Another batch gets under way

Craft Beers are on the Rise

Originally published in Crème de la Crème, January 2010

Louis White

Australian tastes finally turn towards beer with flavour, and a only handful of companies are able to make the real thing. Craft beers are now very much in vogue amongst discriminating drinkers.

Australians love a beer. In fact, having a ‘cold one’ is about as traditional as going to the footy or eating a meat pie. Sure, times have changed and the good news is that beer has too. No longer do Australians grab the first beer to hand; they are increasingly seeking out craft beers.

“There has been an explosion in the craft beer market and I believe this has come from a few big breweries dominating the market resulting in smaller brewers having to get involved and offer a wider variety of tastes,” Tony Jones, James Squire chief brewer, said.

“The beers diversify in taste in that there are more hops involved in the brewing; it was inevitable that Australians would want an array of different tastes. After all, we have seen a growth in every other industry such as food and wine so it was natural that beer would follow in this category too.”

AC Nielsen research shows that the Monthly Annual Total (MAT) of total premium craft beer year-on-year to mid 2009 reveals a value growth of 14 per cent and a volume growth of 11 per cent.

Beers such as Squire’s Pilsner and Pale Ale, Bluetongue’s Lager and Dogbolter from Matilda Bay, with their distinctive names and equally distinctive tastes have become favourites and are becoming easier to access in bars around the country.

Essentially, craft beers stick to four main ingredients – barley, hops, yeast and water – without the use of adjuncts, chemical additives or preservatives.
Larger breweries use a lot of corn and rice grain giving them higher levels of fermentable sugars resulting in higher yields but less taste. Smaller breweries focus more on the taste and less on yield.

“When Little Creatures was started the main aim was to be passionate about complex beer with lots of hops,” Alex Troncoso, chief brewer at Little Creatures, said.
“Australians were ready for change and wanted a greater range of beer to choose from. The beauty of beer is that it can be what you want it to be and there are plenty of micro-breweries opening up and more and more people are into home brewing.”

“Our Bright Ale is a very well balanced beer infused with fruit aromas combined with our own malts added in; our Pilsner is our only lager and has its own malt, yeast and hops and receives great reviews while our Pale Ale has great flavour with loads of hops in it and is preservative and additive free. We offer a good diversity of beers.”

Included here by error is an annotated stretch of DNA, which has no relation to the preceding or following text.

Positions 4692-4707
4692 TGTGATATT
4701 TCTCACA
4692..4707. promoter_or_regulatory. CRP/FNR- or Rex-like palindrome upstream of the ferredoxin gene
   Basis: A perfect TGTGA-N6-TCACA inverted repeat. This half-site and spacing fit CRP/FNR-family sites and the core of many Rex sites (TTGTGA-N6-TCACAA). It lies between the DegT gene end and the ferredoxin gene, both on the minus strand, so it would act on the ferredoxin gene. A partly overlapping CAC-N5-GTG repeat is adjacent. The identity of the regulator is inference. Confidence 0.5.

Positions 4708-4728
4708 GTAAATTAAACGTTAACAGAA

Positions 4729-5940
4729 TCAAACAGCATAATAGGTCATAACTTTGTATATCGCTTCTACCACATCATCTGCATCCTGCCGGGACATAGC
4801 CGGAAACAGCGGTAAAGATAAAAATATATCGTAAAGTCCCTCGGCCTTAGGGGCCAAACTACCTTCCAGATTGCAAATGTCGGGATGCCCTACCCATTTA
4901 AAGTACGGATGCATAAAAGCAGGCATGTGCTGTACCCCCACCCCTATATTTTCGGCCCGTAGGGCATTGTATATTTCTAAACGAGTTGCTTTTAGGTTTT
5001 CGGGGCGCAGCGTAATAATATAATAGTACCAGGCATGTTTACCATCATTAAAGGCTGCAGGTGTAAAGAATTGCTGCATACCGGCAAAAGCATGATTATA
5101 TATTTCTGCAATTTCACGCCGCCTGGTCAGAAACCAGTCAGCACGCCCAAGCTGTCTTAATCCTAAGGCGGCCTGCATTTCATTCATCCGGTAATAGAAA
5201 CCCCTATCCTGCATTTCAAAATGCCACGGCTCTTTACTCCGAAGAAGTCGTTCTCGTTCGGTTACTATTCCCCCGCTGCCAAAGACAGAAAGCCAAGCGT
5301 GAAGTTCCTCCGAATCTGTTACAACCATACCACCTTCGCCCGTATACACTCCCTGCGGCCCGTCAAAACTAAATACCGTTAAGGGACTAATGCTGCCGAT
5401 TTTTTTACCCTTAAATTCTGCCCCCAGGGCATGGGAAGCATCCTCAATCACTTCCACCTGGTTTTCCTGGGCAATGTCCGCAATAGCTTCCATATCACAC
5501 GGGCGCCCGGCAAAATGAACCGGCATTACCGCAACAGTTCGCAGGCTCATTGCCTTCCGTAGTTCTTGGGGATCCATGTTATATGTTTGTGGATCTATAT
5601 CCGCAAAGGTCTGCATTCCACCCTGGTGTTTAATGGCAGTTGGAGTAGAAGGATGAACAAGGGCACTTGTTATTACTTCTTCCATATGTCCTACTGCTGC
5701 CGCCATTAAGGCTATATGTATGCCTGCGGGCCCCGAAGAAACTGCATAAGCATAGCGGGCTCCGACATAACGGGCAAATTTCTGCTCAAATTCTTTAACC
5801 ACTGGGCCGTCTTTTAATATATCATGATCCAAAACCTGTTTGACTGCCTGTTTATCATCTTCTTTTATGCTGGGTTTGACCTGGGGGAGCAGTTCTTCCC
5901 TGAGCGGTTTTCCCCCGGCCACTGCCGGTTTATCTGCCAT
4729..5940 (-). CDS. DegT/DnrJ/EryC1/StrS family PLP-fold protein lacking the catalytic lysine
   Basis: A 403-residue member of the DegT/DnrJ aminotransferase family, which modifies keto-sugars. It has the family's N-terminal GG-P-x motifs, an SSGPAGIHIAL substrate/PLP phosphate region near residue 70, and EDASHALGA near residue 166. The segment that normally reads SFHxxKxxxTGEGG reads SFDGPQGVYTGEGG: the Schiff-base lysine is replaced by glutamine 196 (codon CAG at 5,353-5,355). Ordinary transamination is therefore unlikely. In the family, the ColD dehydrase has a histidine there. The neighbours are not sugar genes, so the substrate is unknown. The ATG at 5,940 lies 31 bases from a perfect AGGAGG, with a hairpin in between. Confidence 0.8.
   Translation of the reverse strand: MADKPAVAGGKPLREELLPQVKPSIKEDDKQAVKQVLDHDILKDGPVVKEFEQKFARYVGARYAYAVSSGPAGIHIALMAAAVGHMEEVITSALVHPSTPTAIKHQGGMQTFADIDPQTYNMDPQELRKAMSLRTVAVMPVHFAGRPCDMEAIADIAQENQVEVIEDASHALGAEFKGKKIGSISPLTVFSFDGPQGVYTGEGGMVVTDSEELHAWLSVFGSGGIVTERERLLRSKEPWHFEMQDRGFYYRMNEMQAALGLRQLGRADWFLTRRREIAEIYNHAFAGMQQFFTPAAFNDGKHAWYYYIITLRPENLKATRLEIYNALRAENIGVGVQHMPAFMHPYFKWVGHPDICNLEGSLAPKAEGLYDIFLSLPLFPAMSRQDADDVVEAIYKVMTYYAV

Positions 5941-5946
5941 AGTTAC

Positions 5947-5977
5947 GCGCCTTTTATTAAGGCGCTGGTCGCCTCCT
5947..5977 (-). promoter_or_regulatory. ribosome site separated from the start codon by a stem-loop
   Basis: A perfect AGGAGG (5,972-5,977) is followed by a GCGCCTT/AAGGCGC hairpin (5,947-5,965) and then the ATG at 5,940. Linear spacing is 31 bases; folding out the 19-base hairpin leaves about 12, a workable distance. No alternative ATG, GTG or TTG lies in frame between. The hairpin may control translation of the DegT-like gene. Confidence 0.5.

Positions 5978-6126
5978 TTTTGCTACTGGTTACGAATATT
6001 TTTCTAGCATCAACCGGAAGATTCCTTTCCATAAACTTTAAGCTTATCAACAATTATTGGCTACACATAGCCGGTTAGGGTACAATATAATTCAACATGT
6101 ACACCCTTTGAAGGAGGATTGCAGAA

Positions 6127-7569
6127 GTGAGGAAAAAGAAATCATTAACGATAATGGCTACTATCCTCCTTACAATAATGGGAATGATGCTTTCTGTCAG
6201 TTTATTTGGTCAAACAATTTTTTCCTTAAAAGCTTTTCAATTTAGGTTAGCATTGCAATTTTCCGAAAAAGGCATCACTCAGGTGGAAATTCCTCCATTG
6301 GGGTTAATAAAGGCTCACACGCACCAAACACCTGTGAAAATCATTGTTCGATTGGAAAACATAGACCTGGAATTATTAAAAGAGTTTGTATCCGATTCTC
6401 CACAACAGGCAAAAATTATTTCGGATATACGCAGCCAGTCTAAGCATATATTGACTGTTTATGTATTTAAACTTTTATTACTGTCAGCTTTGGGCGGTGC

It is believed that four brewers – Matilda Bay, James Squire, Bluetongue and Little Creatures – control the majority of the craft beer market. Their popularity stems from the variety of taste that they offer. No longer do you see Generation X and Y asking for the first beer they see on tap, a careful glance around the bar and in the fridges shows the discerning taste that has developed amongst the drinking population.

“Our Golden Ale was first produced three years ago and now it is our biggest brand,” Jones said. “But our Pilsener, Amber, Porter and IPA are all popular. Craft beers generally have more hops and are more pure beers.

“The key is to get younger drinkers into craft beers and educate their palates. We need to broaden their awareness of the different flavours beer can offer. We are now aiming at food with beer, which is the next logical step. It is no different to what the wineries offer. Why can’t beer be flavoured to mix with food? It makes perfect sense.”

Jones thinks that the James Squire Porter combines very well with chocolate desserts while the IPA with its strong hop characters is great with hot, spicy foods.

“In general, ales are like red wines that go with richer red meat dishes, while lagers are like white wines that accompany white meat and fish dishes,” Jones said.
And of course it is just another reason why craft beers will continue to grow in popularity amongst Australians for the foreseeable future.

Craft Beers are on the Rise as published in PDF form